Live Review: Polaris w/Silent Planet, Thornhill & Paledusk at O2 Forum Kentish Town!

It may sound like a cliché but having followed from the meteoric rise of Loathe and Harbinger on Metal Noise since 2017, the next band on that list is Australian Progressive Metalcore outfit Polaris. We’ve followed them since the pre-release singles for “The Mortal Coil” dropped, witnessing them at venues that have gradually increased in size with each time they returned. We chatted to them at the merch stand when they joined We Came As Romans on the “Cold Like War” tour run and then again at UK Tech-Fest in 2018. Witnessing them alongside Northlane on the “Alien” tour on “The Death Of Me” run was a special moment as were the arena shows they played with Architects. After the tragic death of Ryan Siew to see them having the strength to carry on in his name is a thing of beauty and tonight’s sold out show at the O2 Forum in Kentish Town London is a testament to how far they’ve come with “Fatalism“…

A change in the door times at the 11th hour means that not as many get to witness Japanese crew Paledusk [8/10] in full as they might have hoped but those who do are instantly converted to their eclectic ways. From Metalcore to J-Pop EDM and Nu-Metal to Industrial music their palette is rich in variety and most of it rammed into every single one of their sonic creations. Like their ancient ancestors Mad Capsule Markets, it’s the sense of fun they bring with them that makes their sound so damn addictive, as they leap in death defying fashion from a sickly sweet video game bridge to a mosh part like a high end sports car going from zero to sixty on the open highway. Their rumbling bass causes the ground the shake beneath our feet as the four piece rattle through their tunes, from “Black Ice” to “Palehell” and “Slay!!” accompanied by a blinding light show, the only limit the depth of our imagination.

The Deftones inspired “Obsession” may only be four days old but it’s deep grooves are adored by the packed house who came out to witness Thornhill [9/10] in full effect. The crash cymbals get obliterated during the performance with Jacob Charlton on fire vocally, a spellbinding moment in the centre of “Raw” seeing the lights turned up for a sing-a-long. It’s the beauty and the beast within this band that make them almost too hot the handle with slab after concrete slab of crushing riffs alongside monsterous bass making way for the soaring clean vocal moments before everything comes crashing down once more. Tonight “Casanova” is nothing short of majestic before the stunning  grand finale that is “Where We Go When We Die” brings the curtain down in style. How many bands that aren’t headliners get a standing ovation followed by chants of “one more song“?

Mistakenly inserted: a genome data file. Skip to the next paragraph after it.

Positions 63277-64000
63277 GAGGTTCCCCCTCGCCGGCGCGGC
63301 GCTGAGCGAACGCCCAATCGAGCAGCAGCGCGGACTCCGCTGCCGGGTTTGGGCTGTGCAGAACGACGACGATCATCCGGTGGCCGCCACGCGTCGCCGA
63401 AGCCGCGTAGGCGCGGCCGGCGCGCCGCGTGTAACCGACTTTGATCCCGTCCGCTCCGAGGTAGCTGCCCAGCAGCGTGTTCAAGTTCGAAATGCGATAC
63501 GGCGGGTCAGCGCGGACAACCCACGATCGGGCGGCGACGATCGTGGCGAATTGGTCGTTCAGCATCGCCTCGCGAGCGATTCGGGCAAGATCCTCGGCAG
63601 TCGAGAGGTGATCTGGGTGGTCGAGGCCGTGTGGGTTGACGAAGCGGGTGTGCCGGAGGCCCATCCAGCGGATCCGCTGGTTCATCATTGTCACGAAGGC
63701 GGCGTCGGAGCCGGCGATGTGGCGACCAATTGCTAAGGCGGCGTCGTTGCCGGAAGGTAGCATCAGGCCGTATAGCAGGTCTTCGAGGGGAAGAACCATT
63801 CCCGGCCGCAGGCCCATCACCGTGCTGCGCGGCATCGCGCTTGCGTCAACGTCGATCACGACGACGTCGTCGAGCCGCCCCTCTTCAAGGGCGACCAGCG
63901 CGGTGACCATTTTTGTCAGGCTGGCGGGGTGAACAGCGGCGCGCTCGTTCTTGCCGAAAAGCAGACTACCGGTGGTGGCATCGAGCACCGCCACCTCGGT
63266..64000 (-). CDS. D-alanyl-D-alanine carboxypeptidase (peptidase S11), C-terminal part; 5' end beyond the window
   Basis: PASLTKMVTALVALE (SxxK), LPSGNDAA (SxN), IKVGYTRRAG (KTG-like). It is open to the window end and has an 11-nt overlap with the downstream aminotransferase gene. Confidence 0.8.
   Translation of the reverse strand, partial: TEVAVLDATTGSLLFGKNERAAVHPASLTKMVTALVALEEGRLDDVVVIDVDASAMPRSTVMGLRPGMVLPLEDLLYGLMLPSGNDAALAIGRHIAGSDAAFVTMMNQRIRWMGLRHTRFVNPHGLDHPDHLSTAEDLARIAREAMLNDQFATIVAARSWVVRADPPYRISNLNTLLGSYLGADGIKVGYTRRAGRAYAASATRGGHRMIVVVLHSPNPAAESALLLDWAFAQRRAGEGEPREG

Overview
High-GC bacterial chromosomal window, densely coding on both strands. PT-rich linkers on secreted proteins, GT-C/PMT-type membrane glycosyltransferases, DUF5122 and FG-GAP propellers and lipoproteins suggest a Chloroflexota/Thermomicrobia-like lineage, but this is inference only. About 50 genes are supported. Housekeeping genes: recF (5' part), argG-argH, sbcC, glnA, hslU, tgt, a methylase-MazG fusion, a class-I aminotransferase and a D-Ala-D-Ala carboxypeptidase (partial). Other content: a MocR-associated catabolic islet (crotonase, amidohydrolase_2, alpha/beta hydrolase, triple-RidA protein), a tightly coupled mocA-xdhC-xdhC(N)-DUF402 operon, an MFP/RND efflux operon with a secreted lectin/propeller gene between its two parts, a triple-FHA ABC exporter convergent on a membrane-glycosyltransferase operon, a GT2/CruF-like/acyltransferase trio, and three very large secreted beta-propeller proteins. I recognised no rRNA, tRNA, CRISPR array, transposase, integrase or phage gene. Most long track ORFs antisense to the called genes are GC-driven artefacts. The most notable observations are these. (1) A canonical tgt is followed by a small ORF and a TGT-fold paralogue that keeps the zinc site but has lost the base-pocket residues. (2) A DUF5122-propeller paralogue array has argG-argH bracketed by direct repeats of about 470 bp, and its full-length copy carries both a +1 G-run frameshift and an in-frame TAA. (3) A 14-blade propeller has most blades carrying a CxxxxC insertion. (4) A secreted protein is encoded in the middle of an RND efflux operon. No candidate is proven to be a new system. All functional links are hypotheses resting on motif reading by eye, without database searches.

It might seem crazy but Garrett Russell refers to Silent Planet [9/10] as “a small band from California who are lucky to be able to play a venue this size in London” between songs early on and his humility is a heart warming touch during a set that oozes class. Spine juddering riffs cut deep against his bare footed emotive performance, a cathartic release that frees him from inner demons that torment his soul, the bombastic bass lines putting bounce in the pit as crowd surfers are handled by security. A screen behind the band displays arty footage of nature and science as the band play cuts like “Offworlder“, “Antimatter” and “Panic Room” which all sound huge, the mix nailed by whoever is at the desk. The power of the repeated line “it’s always red, the static in my head!” in closer “Trilogy” is the icing on the cake of this captivating performance, resonating with all those who have known dark thoughts.

Welcomed to the stage like the returning heroes that they are Polaris [10/10] play through a set from “Harbinger” to “Masochist“, stopping only for “Lucid” from the album that started their international journey. Tonight just so happens to be the biggest headlining show the five piece have played outside of their native Australia and so when “Nightmare” finds the entire audience singing the choruses without any orchestration, it’s truly spine tingling moment. A venue sized circle pit goes off for a punchy rendition of “Landmine“, stuccato riff breaks and a flamboyant solo perfectly executed. Chants of Ryan Siew’s name have been drifting around the venue between each song and the inevitable moment comes before a stunning rendition of “Martyr (Waves)” for a heart felt speech. Vocalist Jamie Hails delivers it eloquently before breaking down for a moment, so much so that drummer Daniel Furnari has to step down from the kit to console him. A special tear jerking moment and a fitting tribute, it will be something that lives long in the memories of all those who witnessed it. Rather than use a backing track the Progressive Metalcore merchants have brought a second guitarist who remains humble and stays out of the limelight, a masterstroke that ensured that the integrity of their live performances is maintained without anyone being seen as a replacement for their fallen brother. Put simply, it feels too soon and while the show must go on, there is plenty of time for someone new to be officially announced. “Parasites” gets the bodies swaying like marionettes once more, the mosh pit violence mirroring the bands on stage antics before things come to a close. A triumphant return to England’s green and pleasant land from our Australian friends and one of Progressive Metalcore’s finest purveyors, tonight was very special indeed.

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